Sunday Phlog: Under the Tulip tree

Continuing the Tree celebration, images of the Carolinian forest giant – Liriodendron tulipifera and a few other trees.

Liriodendron tulipifera

Liriodendron tulipifera– Tulip tree, Tulip Poplar or Whitewood, with its unmistakable four-lobed leaves, it is our tallest native deciduous tree. Superb, from the pyramidal shape when young and the glossy bright green leaves, to the tulip-shaped flowers and golden fall colouration. A glorious tree in old age.

Under the Tulip tree in The Arboretum, Guelph

Click to open the gallery and see a few more celebrated trees:

 

Tree celebration: Ginkgo biloba

Well, if you didn’t know, on the 26th September we celebrate National Tree Day. If we really need a special day for celebrating the trees, I would say:  be aware of the trees around you, plant one, educate yourself and others about them, and more importantly, respect the trees and be thankful for their resilience. Myself, I’ll celebrate by presenting a few trees in the coming weeks. Ginkgo biloba comes first because it is the only surviving member of the genus Ginkgo, a true living fossil from the Paleozoic period, when dinosaurs were probably sitting under its shade. Also it is a tree that could have many pages written about its symbolism, medicinal and ornamental properties.

Ginkgo biloba ‘Tubiformis’

As for its ornamental properties, I don’t know if there is a need to mention the leathery, fan shaped leaves with a golden yellow colouration in the fall, the pyramidal shape, its resilience to a wide range of conditions, including pollution resistance. Its cultivation was first related to the medicinal properties of the leaves and seeds, which have been employed for many centuries in traditional Chinese medicine. Gingko leaf extract is commonly prescribed today to improve cognitive function in people with symptoms of age related mental decline, as well as for problems of the circulatory system.

Fall colour

The first record of Ginkgo being cultivated in Asia dates back to the Song dynasty in China (11th century), and it was first mentioned in Chinese herbals in the 1200s. From China, where it was grown around the temples, was introduced to Japan, where it was discovered by the botanist Engelbert Kaempfer. The genus name, Ginkgo, is believed to derive from the Japanese word gingkyo, which is thought to be a corruption of the Chinese yin-hsing, meaning “silver apricot” (alluding to the fruit resemblance to an apricot). In Europe it arrived in the early 1700s, first in Holland then in England and in France, and it was named by Carl Linnaeus, of course, with its scientific name:  Gingko biloba.

Ginkgo is a dioecious species (has female and male flowers on different individuals) with an interesting reproduction and ‘fructification’, making the link between the ferns and the today’s conifers. For ornamental purposes only the male trees are desirable today, the ‘fruits’ produced by the female trees being considered messy and with a bad odour, although is not that bad as the saying goes. To read more and see lots of pictures and videos, please visit this amazing website – The Ginkgo Pages  it is dedicated entirely to Ginkgo, including a presentation of Gingko trees that survived the Hiroshima atomic bomb – very impressive!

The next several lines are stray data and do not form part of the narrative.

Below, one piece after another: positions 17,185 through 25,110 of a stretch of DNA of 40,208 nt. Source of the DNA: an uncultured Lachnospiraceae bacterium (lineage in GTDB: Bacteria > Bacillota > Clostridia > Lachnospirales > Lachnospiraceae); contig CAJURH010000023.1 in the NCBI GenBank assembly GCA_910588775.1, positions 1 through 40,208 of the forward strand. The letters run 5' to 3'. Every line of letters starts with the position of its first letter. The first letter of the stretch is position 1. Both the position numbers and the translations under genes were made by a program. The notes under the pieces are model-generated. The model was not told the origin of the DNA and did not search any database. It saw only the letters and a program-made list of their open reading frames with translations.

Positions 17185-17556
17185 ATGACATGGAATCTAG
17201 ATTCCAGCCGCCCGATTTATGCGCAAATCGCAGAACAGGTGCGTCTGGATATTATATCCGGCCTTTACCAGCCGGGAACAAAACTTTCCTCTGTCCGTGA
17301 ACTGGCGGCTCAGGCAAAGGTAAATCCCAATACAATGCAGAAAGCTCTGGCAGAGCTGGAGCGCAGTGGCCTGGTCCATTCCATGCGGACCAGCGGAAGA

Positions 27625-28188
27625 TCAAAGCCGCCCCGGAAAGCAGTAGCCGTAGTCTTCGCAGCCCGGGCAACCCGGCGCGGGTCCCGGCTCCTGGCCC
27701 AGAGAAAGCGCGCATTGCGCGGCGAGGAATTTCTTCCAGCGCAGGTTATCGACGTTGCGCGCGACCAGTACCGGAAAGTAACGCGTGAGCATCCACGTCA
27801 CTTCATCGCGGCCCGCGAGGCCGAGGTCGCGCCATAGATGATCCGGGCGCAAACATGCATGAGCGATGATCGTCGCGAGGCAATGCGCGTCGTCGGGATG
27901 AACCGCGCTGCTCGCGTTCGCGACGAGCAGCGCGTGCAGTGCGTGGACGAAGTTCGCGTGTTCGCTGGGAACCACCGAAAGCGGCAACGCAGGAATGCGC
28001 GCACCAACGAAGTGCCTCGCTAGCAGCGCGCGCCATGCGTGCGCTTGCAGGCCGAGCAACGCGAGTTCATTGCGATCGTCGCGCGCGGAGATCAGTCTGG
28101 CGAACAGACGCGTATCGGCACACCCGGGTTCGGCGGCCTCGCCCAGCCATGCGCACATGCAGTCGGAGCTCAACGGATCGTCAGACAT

Sunday Phlog: Never enough Gentians

Flowering faithfully from spring through summer and late fall, the Gentians are my most beloved flowers. Although I am usually associating them with a mountainous environment, there are plenty of species/varieties growing happily in ordinary garden conditions. This gallery contains Gentiana species and varieties from our travels and from Lost Horizons Nursery (where a few are available to purchase) and it will be updated gradually.

 

And if you are crazy like me about Gentianaceae please visit The Gentian Research Network.

The Amber Queen and the Bronze Maiden

I got the affirmative answer to my question: To divide or not to divide from the Amber Queen, who reigns over the woodland fairy wings.

Epimedium 'Amber Queen'

Epimedium ‘Amber Queen’

Everyone loves her, as she is the most beautiful, compassionate and righteous of all queens. Because she is always dressed in the outmost elegant, royal colour of amber, a warm mixture of yellow, orange and red, she was named The Amber Queen.

Epimedium ‘Amber Queen’ – foliage in early spring

 From all the maidens she has, the Bronze Maiden, in a purple, pink and green garment it is especially her favourite, for she is delicate, modest and with a very pleasant nature.

Epimedium grandiflorum f. violaceum ‘Bronze Maiden’ cultivated at Lost Horizons

After a while the outfit gets changed for a more ‘green’ look.

Epimedium  grandiflorum f. violaceum ‘Bronze Maiden’

The rest of the story can be written by anyone depending on his/her shady garden.